To think of yoga as a mere physical movement is tantamount to “saying that baptism is just an underwater exercise.” writes Swami Param of the Classical Yoga Hindu Academy and Dharma Yoga ashram in Manahawkin, N.J.[13]

It is the goddess Kali who attempts to unite practitioners through shakti with Shiva by means of yoga. At her temple just outside New Delhi, I saw the hideous ‘self-manifested’ idol: a rock with strange, beady eyes, beaked and covered in yellowy slime and curdled food. In Hinduism, idols are ‘woken up.’ They are dressed. They are fed. They are sung to. And they are put to sleep. I’ve been part of hundreds of these ceremonies.

With more than five million readers, Yoga Journal is the best-selling yoga magazine in the world. In a revealing moment regarding the superiority of yoga as psychotherapy, Yoga Journal revealed the Hindu philosophy behind the practice:

“From the yogic perspective, all human beings are ‘born divine’ and each human being has at its core a soul (atman) that dwells eternally in the changeless, infinite, all-pervading reality (brahman). In Patanjali’s classic statement of this view…we already are that which we seek. We are God in disguise. We are already inherently perfect, and we have the potential in each moment to wake up to this true, awake, and enlightened nature.”[14]

Teachers and students typically greet each other with the Sanskrit ‘namaste,’ which means, “I honor the Divine within you.” This is an affirmation of pantheism and denial of the true God revealed in the Bible. The Sun Salutations, or, Surya Namaskara, originated with the worship of the Hindu solar deity Surya.

In Church hagiography and iconography, we venerate saints—real people who lived righteously before God and participated and continue to participate in His light and love—asking their intercessions. Idols, on the other hand, writes Fr. Michael Pomazansky, “are the images of false gods, and the worship of them was a worship of demons, or else of imaginary beings that have no existence; and thus, in essence, it is a worship of the lifeless objects themselves.”[15]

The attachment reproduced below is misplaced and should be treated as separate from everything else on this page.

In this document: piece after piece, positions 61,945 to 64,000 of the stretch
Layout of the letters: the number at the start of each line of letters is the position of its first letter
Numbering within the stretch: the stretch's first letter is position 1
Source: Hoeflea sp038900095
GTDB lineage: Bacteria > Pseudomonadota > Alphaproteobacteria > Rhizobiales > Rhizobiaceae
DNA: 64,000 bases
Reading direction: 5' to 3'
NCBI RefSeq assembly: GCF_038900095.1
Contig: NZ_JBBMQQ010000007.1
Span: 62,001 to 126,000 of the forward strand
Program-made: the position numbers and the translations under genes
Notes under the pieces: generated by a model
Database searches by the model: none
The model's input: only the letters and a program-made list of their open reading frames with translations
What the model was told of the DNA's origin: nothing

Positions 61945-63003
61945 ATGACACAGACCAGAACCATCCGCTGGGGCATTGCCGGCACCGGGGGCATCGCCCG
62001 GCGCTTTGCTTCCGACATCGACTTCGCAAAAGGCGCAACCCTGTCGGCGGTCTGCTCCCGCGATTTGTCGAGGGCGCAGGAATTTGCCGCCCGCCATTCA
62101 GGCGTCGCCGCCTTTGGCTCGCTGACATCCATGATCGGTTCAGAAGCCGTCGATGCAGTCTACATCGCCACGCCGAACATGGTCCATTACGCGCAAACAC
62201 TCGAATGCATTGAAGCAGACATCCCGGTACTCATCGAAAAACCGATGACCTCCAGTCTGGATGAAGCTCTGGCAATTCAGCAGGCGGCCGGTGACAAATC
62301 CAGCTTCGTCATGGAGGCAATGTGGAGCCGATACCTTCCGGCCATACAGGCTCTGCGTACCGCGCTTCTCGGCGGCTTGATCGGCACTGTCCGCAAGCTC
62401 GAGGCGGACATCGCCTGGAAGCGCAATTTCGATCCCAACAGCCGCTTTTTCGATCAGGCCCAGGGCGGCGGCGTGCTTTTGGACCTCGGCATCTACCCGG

I have seen swamis – in this country, in America – transmit this demonic kundalini energy just by looking in a person’s eyes. And if one is open to it, the body may shake and vibrate like a tin windup toy.

And yet when it came time for me to receive this cursed energy through Shaktipat, an unbelievable fear washed over me like cold, electrified water so I raised my shield and sword: I started saying the Jesus Prayer.[16] Glory to God! This awful presence was deflected by the Name of Jesus. We must remember, as St. Paul writes, We do not wrestle against flesh and blood, but against principalities, against powers, against the rulers of the darkness of this age, against spiritual hosts of wickedness in the heavenly places.[17]

With that prayer as my shield and sword, I swam a stroke back towards Christ. I took a step out of the far country. I took a step into my Father’s House.

* * *


[10] A gift from laborers of the Cathedral of St. Michael the Archangel in Sitka, Alaska, this exceptionally beautiful miracle-working icon is indeed a window to heaven.

[11] The Guardian, Saturday, March 4, 2006.

[12] Dru Sefton, “Is Yoga Debased by Secular Practice?” Newhouse News, July 15, 2005,

[13] Ibid.

[14] Stephen Cote, “Standing Psychotherapy on Its Head,” Yoga Journal, May/June 2001, p.104.

[15] Orthodox Dogmatic Theology, p. 323.

[16] Shaktipat is the conferring of demonic spiritual energy with a word, look, thought or touch. The Prayer: Lord Jesus Christ, Son of God, have mercy on me, a sinner.

[17] Ephesians 6:12.